While more than 28 million people in the U.S. have some form of hearing loss, many individuals opt to remain untreated for their impairment, which can cause significant health effects. If you’re experiencing signs of impaired hearing, learning about how to get fitted for a proper hearing aid can jumpstart the process of drastically improving your hearing capabilities and overall quality of life.
How to Know When It’s Time for Hearing Aids
Those suffering from hearing loss can oftentimes detect early signs of impairment during their everyday routine. Whether you’re taking preventative measures or already suspecting hearing loss, it’s advised to be aware of the following signs of hearing impairment:
- Difficulty hearing conversations
- Commonly hearing muffled sounds or speech
- Trouble hearing while on the phone
- Frequently turning up the volume on the TV
If you’re experiencing any of the symptoms listed here, contact Associate Hearing Professionals to get help from our audiologists.
How to Prepare for Your Hearing Aid Fitting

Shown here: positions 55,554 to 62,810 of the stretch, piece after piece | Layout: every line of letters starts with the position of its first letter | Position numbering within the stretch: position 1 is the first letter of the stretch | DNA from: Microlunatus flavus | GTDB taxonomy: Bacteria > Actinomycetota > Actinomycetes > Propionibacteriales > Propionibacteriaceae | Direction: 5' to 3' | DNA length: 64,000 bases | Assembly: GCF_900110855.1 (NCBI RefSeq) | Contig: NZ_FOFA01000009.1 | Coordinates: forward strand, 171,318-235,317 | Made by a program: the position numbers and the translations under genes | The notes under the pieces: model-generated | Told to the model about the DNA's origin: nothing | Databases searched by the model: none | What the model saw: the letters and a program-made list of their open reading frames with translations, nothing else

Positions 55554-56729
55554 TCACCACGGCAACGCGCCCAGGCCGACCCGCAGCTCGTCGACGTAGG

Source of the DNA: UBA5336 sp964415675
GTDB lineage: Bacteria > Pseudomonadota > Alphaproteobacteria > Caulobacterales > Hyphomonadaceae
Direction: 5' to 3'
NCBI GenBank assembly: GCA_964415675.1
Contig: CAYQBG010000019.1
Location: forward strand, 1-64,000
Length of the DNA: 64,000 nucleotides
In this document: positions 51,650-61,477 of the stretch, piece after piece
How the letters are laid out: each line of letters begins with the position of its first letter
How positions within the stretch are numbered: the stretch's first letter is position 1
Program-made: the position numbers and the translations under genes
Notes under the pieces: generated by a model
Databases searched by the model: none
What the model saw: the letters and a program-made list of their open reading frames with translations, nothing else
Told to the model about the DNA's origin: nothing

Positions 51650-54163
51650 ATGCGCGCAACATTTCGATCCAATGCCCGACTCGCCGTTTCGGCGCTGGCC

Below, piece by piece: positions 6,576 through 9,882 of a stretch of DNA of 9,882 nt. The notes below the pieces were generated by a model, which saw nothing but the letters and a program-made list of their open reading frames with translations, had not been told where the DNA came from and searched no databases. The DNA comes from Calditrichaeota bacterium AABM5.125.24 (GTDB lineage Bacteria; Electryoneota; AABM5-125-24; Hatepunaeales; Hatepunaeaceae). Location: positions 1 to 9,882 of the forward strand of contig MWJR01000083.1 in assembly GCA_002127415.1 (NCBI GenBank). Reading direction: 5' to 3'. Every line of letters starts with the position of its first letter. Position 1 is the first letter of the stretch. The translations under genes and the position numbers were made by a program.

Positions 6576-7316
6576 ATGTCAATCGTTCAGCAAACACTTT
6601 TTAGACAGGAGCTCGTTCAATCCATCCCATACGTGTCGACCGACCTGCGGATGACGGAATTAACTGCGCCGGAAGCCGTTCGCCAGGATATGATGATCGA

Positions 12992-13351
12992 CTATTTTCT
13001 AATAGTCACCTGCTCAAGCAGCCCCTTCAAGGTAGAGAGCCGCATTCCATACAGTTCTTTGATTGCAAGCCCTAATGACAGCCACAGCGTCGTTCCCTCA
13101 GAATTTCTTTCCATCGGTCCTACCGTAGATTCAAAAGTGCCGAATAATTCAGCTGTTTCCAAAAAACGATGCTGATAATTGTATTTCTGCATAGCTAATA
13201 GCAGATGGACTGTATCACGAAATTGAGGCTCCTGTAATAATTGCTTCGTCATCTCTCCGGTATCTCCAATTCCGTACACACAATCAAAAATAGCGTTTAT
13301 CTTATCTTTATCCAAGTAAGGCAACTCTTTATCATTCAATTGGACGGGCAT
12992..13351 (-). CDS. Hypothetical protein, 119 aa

Before you go to your appointment for your hearing aid fitting, it’s best to prepare so that you know what to expect. Proper preparation can assist you in communicating with your audiologist all of your questions and concerns.
The next time you strain to understand conversations or hear a ringing in your ears, start with an internet search to determine possible sources of impairment. Researching signs of hearing impairment can provide you with a general understanding of common conditions that cause or result from hearing loss.
Write down any questions you have
Any questions regarding your hearing impairment should be addressed with your audiologist during your appointment. To ensure that you remember to raise all of your concerns, it’s recommended that you write down every question you may have before your appointment.
Learn what happens in a hearing aid fitting
A hearing aid fitting is the process of testing and adjusting hearing aids so that they are optimized for your ears and lifestyle. Learning what to expect from your hearing aid fitting can help prepare you for an assessment of your hearing needs.